Some consider the Côtes du Jura the fraternal twin of the Côte d’Or, which makes sense geographically. The Jura lies just parallel to Burgundy on the opposite side of the Saône valley and on the same latitude as Montrachet. The Seille River, a tributary of the Saône, snakes its way down from the Jura Mountains toward southern Burgundy, irrigating the vineyards that blanket the meandering valleys of the impressive Reculées, the Jura’s massive limestone cliffs. The white wines that come of age here, though long and linear like those from Burgundy, have multiple and even split personalities in the most alluring way—they can be flinty or salty, nutty or candied, and any exotic combination thereof. In the Jura, you’ll taste the most weightless reds, so delicate and thirst-quenching and more lucid than any rouge you’d find in the cellar of a prestigious Burgundian estate. The most authentic way to experience the wines, short of visiting the region itself, is to pair them with some eighteen- or twenty-four-month-old Comté. Raised in local Jurassic caves, over time this semi-firm cheese develops fine-grained, salty crystals that dissolve over your tongue like Pop Rocks. Try this with a bottle from François Rousset-Martin or Jean-François Ganevat, both of whom work organically and biodynamically, with little to no sulfur, to accentuate the Jura’s unique terroir and prove that this bucolic region is no one’s twin—it’s unlike any other place at all.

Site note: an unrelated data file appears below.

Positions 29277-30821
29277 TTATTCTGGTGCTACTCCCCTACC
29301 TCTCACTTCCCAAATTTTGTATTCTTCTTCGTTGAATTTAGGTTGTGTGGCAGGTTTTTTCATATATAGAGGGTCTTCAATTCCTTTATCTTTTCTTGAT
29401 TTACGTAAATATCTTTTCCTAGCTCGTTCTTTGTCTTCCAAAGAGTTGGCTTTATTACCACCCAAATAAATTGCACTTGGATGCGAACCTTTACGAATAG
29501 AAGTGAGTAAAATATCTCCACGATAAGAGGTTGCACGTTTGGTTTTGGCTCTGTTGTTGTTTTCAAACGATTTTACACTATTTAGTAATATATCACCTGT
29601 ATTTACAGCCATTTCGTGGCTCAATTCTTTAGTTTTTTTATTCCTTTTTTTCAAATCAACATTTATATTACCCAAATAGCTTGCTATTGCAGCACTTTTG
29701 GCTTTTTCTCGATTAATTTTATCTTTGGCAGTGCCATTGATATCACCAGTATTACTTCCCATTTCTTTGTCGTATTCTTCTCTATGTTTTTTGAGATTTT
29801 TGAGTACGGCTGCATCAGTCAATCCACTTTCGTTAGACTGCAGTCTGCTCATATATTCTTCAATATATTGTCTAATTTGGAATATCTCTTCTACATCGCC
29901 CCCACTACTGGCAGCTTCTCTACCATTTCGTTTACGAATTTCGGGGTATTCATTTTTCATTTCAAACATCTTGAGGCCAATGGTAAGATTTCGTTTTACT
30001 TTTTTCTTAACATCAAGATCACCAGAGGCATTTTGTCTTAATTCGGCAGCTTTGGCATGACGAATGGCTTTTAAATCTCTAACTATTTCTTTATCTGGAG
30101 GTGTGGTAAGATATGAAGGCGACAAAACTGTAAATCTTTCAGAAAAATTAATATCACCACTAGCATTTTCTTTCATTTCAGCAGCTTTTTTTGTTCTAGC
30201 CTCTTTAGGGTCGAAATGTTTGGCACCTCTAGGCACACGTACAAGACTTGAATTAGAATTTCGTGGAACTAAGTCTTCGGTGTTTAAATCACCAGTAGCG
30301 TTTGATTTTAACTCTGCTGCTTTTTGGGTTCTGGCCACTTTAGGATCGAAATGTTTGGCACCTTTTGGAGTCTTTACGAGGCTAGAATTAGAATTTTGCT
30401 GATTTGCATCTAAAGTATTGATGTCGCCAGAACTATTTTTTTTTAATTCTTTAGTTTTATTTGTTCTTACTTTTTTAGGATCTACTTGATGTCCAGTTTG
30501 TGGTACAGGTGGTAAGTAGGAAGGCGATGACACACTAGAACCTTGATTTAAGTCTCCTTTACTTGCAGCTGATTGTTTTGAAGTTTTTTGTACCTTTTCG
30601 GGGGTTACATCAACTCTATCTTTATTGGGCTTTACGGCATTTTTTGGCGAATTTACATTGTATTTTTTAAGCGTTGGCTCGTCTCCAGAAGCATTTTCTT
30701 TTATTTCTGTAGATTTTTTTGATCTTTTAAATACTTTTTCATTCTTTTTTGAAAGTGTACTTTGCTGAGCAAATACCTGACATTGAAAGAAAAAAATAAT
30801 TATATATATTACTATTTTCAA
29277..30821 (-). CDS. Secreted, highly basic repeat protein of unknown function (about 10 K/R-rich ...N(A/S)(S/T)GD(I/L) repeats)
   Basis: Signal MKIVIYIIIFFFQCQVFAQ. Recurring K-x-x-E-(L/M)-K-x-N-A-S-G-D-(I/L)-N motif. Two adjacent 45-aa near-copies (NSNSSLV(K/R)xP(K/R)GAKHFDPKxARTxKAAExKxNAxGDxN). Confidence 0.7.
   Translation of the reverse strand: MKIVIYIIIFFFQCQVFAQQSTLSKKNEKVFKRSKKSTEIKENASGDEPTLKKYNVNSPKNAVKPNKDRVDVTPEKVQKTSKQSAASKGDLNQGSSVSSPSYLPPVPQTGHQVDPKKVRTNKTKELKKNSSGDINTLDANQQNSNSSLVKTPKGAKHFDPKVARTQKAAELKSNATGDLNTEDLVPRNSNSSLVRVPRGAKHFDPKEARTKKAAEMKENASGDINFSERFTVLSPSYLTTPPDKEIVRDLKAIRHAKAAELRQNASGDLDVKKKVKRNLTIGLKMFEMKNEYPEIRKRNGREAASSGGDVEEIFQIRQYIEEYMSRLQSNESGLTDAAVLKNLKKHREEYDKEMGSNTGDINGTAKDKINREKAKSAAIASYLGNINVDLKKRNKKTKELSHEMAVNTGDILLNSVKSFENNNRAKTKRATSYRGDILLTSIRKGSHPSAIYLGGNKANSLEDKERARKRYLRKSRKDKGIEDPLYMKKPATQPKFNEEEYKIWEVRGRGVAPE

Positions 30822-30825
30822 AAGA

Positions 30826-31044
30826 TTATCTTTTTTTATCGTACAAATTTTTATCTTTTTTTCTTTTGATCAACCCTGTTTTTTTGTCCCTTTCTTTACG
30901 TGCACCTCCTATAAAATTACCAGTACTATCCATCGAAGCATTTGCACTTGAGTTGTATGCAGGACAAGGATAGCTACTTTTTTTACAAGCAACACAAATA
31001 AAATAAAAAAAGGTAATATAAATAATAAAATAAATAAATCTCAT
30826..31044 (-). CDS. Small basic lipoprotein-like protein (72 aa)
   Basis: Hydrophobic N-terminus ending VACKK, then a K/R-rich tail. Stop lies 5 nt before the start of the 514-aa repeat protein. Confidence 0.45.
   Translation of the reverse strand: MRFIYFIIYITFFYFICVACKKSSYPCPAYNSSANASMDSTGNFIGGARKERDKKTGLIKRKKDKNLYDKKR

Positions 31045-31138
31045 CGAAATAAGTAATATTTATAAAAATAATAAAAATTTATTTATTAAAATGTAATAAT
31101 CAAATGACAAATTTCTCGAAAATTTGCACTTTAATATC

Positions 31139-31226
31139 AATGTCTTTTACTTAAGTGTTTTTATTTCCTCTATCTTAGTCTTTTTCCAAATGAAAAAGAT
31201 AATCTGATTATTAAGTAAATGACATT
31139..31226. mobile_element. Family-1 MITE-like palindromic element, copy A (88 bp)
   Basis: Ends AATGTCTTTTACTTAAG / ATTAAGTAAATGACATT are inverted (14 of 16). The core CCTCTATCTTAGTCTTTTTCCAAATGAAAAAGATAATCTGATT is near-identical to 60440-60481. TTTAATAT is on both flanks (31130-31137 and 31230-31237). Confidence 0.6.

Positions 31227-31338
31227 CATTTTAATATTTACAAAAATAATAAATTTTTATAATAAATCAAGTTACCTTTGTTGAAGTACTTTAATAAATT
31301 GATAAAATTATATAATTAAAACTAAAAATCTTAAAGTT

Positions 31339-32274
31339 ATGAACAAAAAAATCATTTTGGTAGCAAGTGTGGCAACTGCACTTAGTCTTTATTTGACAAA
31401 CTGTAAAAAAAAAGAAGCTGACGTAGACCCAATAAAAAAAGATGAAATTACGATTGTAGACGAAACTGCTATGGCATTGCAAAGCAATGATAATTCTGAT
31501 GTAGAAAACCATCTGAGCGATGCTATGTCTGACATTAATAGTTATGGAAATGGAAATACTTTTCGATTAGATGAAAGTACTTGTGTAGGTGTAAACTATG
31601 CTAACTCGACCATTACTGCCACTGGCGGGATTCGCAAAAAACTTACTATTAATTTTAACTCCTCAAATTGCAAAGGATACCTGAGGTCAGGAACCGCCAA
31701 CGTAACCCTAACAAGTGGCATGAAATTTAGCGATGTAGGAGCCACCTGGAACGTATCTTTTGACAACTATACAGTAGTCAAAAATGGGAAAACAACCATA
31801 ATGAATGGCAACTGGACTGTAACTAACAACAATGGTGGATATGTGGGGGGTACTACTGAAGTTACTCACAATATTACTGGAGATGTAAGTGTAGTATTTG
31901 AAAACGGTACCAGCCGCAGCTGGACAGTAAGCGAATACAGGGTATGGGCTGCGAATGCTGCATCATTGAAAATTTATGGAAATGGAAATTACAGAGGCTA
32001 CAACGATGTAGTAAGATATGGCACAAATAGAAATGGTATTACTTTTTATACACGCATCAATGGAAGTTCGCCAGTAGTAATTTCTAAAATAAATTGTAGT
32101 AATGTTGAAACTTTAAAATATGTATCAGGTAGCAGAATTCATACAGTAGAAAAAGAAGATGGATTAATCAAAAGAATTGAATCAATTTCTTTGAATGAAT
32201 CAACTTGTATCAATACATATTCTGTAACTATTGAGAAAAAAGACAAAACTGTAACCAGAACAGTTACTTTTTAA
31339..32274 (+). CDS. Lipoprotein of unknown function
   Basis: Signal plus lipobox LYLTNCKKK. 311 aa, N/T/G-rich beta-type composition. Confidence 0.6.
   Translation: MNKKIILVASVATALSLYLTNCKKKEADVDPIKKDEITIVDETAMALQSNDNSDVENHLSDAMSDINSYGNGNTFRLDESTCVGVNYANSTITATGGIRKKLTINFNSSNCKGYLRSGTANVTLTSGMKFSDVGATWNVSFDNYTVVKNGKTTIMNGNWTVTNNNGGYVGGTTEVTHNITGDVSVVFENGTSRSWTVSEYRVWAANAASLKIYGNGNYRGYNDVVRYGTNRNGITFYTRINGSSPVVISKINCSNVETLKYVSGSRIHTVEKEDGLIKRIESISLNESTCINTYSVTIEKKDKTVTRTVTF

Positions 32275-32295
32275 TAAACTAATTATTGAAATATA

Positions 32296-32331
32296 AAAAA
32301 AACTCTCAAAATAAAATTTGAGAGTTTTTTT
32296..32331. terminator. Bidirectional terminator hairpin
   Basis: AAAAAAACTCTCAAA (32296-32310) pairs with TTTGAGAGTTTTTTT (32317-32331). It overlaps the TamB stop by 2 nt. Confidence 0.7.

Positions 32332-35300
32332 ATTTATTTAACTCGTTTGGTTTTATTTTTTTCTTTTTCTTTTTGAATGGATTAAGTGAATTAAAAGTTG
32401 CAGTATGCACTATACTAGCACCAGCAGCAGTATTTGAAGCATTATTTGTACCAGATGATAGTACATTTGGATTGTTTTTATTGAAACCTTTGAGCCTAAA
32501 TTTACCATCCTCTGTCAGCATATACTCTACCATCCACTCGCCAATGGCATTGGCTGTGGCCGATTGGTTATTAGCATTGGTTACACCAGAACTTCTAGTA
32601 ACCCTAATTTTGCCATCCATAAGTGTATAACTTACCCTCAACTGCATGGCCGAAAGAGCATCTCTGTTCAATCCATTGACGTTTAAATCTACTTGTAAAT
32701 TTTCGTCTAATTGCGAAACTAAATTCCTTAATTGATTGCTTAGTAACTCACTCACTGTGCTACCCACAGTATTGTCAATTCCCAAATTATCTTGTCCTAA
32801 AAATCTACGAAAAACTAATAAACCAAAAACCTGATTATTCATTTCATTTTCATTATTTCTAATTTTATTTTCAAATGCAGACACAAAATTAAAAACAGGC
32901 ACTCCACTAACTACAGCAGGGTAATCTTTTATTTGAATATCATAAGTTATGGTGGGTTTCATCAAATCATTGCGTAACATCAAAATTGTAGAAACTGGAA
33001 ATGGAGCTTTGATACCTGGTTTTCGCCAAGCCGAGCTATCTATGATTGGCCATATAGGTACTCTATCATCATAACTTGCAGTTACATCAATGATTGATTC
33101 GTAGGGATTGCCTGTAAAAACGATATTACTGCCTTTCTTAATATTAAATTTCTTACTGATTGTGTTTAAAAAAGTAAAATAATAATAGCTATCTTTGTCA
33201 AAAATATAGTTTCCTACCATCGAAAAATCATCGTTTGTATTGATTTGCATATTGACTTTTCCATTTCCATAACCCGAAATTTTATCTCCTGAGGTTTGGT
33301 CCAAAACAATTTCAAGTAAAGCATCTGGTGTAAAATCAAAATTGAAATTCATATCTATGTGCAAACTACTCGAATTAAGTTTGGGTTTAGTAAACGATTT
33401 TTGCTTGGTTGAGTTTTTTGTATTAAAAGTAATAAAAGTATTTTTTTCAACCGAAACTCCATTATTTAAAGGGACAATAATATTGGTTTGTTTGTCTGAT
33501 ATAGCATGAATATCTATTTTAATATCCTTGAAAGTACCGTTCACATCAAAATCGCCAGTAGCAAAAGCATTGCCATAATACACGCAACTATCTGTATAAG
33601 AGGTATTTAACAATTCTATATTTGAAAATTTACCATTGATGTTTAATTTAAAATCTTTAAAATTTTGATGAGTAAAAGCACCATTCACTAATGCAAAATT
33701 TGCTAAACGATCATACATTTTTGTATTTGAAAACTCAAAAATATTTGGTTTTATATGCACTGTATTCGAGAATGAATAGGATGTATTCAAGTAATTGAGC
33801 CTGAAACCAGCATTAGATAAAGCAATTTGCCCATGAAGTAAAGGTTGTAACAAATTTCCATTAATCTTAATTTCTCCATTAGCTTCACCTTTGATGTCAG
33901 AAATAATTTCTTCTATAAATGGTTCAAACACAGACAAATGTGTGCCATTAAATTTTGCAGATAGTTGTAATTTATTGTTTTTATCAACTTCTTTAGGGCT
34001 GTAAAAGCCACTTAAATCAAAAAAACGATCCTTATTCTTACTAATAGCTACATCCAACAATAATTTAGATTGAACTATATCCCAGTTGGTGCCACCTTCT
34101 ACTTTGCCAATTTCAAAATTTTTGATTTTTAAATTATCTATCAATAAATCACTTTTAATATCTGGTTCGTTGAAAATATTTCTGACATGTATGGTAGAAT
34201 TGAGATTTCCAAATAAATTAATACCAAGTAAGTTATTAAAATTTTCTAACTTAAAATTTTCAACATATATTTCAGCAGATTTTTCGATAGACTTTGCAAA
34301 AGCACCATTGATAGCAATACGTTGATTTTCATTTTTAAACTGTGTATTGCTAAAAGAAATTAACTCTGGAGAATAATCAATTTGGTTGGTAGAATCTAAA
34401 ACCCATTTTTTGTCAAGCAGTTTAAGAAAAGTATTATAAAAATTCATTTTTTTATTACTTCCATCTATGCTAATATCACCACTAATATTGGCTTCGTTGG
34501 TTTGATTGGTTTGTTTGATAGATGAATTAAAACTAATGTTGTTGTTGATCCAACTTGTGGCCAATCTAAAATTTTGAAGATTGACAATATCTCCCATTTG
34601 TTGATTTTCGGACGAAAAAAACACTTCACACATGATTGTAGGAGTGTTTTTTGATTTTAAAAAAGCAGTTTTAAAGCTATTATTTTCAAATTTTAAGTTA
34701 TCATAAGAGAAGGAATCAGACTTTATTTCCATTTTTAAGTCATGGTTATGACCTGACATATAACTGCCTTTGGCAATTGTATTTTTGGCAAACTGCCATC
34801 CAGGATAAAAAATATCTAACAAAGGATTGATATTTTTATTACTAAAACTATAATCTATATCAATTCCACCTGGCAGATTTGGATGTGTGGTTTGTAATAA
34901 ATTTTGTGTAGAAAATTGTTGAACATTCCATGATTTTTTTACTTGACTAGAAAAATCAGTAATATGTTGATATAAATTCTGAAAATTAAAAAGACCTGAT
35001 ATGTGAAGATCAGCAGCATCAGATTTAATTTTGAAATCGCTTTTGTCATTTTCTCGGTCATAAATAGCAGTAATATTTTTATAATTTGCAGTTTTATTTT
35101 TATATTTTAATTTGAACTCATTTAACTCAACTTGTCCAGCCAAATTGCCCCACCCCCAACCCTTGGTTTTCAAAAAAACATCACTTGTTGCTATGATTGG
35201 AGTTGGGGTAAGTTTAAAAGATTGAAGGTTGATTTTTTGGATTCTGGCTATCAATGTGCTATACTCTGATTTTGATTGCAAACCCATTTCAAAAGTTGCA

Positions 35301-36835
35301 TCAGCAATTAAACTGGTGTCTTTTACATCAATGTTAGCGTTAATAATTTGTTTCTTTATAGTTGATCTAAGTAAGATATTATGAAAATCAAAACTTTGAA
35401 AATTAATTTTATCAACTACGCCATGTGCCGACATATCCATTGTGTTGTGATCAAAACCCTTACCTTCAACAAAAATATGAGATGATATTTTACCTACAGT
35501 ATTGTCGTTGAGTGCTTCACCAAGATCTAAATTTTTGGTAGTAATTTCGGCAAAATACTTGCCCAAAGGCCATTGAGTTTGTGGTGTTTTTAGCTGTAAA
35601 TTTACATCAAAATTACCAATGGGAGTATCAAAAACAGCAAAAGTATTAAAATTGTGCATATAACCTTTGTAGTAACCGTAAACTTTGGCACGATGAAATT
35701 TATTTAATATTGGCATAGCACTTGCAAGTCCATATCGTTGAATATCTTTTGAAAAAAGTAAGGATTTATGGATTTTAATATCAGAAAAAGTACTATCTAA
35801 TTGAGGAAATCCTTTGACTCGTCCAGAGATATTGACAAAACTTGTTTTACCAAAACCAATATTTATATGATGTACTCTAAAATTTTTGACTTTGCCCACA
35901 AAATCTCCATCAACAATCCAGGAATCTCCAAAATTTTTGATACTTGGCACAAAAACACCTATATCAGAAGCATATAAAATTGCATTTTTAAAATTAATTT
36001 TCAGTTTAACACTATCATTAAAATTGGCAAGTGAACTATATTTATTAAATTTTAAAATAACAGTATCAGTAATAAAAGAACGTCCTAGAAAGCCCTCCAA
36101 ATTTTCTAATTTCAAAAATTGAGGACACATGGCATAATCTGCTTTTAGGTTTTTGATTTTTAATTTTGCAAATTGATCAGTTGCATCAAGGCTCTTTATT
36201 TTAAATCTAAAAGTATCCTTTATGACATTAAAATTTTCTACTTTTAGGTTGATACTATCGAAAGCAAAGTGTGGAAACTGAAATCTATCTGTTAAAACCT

The vines selected for this cuvée have been patiently growing old for the last fifty years in Lavigny, an idyllic and peaceful village just west of the Seille River. It’s one of the saltiest, most savory, and generous in François’s repertoire, so take your time with it and let its story unfold. Louis Pasteur, a native of the Jura and one of the first microbiologists to understand alcoholic fermentation, famously said that fortune favored a prepared mind. Fortune also favors a prepared poulet aux morilles with a great bottle of wine like this one.
Hold a glass of this aptly named cuvée, meaning “exceptional beauty,” up to the light to witness an incandescent red hue so luminous it glows. Supernatural, well-made reds of this caliber are such a thrill. One sip will chase you to the limit of a steep ledge, let you sway in the wind a bit while you savor the terroir, and then plant you firmly back on Earth with a vibrant burst. This blend of Gamay and Pinot Noir, spiced with Syrah and Mondeuse, is best enjoyed when cool to the touch
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